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Edinburgh Fringe 2011

The Alchemystorium

Gomito Productions

Genre: Drama


Bedlam Theatre


Low Down

This is set in a coffee shop, the type that might be doodled by Audrey Tatou’s Amelie one summer afternoon, and which is represented by a set full of flapping doors and curtains (its first reveal deserves – and receives – a round of applause all of its own). There are just three performers, and no dialogue is spoken – although that doesn’t stop a character managing to communicate the classic question ‘Your place or mine?’. They also have a cute habit of emitting grunts, squeals and snores that sound directly channeled from the Gremlins.  


The gag of the piece, speaking broadly, is that you can order a life partner in much the same way you order a coffee: Skinny? Tall? (luckily, nobody gets as far as asking for their coffee to be black or white). This is played out a couple of times with members of the audience (not as scary or as intrusive as it sounds), but things begin to go wrong when two of the workers seek to repair their fractured relationship by partaking of the product themselves. It seems that if love is the drug, then coffee is the gateway.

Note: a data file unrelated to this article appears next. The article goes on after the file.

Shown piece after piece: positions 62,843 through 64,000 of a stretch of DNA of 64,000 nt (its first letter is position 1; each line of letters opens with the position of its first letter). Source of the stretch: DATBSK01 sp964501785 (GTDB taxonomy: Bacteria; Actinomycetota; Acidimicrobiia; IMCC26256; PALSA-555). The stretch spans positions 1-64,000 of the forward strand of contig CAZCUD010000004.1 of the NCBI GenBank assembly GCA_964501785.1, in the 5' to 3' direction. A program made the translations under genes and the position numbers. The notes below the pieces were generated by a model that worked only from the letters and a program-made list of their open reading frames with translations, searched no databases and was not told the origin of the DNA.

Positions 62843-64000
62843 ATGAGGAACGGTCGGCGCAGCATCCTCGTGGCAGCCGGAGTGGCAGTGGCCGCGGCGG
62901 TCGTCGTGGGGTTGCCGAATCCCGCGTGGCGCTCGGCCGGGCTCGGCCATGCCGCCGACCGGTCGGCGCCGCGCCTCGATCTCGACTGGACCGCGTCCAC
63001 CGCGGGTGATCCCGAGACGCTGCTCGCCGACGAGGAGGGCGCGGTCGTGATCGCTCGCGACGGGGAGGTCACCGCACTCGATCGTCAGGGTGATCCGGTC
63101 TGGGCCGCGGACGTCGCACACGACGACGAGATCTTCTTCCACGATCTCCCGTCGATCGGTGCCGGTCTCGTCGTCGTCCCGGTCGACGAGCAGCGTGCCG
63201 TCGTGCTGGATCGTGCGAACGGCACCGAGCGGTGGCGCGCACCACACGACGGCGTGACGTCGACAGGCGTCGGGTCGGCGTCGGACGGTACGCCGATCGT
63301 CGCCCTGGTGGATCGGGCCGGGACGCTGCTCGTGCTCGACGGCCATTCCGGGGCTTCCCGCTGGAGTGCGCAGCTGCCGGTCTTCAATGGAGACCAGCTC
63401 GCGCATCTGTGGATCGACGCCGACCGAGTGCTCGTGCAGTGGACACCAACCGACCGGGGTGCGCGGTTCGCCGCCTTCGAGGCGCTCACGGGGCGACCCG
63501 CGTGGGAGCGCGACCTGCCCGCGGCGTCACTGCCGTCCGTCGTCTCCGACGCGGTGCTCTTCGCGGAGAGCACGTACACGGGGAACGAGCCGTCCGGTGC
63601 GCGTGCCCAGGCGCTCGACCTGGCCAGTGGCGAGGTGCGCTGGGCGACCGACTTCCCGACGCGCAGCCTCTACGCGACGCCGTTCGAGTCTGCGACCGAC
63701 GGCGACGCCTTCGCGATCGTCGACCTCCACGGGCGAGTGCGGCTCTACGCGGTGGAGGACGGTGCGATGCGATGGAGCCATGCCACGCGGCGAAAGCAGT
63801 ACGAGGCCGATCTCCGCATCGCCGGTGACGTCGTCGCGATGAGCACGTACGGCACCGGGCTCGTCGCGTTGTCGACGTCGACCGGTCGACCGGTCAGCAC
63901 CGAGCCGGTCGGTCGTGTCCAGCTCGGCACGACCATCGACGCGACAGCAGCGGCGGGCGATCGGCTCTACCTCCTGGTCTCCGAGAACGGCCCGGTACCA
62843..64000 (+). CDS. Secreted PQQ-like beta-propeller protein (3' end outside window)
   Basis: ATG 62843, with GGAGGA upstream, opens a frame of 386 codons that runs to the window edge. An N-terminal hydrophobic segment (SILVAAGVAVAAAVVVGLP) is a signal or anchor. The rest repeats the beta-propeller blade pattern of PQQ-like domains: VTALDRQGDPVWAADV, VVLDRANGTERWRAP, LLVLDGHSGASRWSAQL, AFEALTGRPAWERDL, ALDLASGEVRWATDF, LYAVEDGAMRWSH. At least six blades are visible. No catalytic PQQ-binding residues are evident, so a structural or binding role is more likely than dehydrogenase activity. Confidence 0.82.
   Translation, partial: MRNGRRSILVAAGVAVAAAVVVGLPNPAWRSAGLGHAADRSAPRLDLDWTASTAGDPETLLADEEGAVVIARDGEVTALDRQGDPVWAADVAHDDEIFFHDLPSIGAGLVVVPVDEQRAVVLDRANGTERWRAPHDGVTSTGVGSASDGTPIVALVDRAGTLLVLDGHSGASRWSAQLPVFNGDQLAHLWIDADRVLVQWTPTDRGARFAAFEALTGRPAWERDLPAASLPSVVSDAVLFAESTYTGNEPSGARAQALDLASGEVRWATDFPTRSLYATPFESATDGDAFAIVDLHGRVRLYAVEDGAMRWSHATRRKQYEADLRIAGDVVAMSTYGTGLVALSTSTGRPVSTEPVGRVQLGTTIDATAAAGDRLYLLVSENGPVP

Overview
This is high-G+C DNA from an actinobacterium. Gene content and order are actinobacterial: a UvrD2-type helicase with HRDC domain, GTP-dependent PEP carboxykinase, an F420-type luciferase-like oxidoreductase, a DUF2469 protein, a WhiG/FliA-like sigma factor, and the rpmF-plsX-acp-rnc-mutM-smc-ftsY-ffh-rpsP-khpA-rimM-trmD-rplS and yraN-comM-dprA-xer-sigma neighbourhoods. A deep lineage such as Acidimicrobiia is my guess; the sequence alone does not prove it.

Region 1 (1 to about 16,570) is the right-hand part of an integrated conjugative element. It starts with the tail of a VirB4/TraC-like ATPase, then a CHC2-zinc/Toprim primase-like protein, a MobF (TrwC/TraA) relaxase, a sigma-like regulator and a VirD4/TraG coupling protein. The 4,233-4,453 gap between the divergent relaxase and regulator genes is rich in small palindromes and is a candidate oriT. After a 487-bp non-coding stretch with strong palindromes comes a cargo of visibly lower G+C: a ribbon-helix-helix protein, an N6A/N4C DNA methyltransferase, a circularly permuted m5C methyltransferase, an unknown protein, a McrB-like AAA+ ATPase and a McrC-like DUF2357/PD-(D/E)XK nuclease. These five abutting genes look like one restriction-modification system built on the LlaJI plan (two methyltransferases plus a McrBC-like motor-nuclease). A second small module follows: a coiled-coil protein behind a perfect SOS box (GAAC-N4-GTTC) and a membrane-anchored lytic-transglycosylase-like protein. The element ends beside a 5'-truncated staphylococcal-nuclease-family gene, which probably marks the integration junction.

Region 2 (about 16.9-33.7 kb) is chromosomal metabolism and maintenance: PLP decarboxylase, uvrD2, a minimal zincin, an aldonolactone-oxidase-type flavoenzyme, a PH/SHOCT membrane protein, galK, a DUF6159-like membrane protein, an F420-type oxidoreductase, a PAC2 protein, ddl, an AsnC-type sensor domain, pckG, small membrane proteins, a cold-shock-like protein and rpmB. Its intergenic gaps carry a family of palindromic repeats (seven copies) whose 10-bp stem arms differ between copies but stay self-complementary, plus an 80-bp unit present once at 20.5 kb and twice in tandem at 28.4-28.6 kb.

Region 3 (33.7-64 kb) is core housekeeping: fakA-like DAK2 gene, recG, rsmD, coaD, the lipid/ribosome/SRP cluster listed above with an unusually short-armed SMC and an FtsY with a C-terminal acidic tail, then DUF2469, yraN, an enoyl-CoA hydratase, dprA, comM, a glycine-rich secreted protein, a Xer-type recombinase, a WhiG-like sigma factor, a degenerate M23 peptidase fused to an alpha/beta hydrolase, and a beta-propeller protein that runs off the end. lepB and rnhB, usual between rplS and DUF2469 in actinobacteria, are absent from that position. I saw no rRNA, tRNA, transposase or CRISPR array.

While the two young love/hate birds begin to abandon their duties, their boss has to try and run the business on her own, her own cute sexiness never overplayed, and belying her subtle back story (she’s suffering from a bout of unrequited love). All three performers are charming and quite prepared to be silly, although it’s worth pointing out that that silliness is absolutely disciplined, and never overloaded or tiresome.
A great strength of the piece is in repeated scenes, told in somewhat different ways, so, despite the fact that no words are spoken, audiences are very swiftly able to pick up on the storyline. Sometimes, it’s delibatraely written quite obvious – such as when the team discover if a client would prefer a boy or a girl for their date – and often, it’s significantly more subtle than that. 
The entire piece takes great care to be unashamedly silly throughout, so it’s surprising – and impressive – that the final five minutes or so are touching, moving, and likely to leave you with something sticking in the throat. Literally, one lump or two.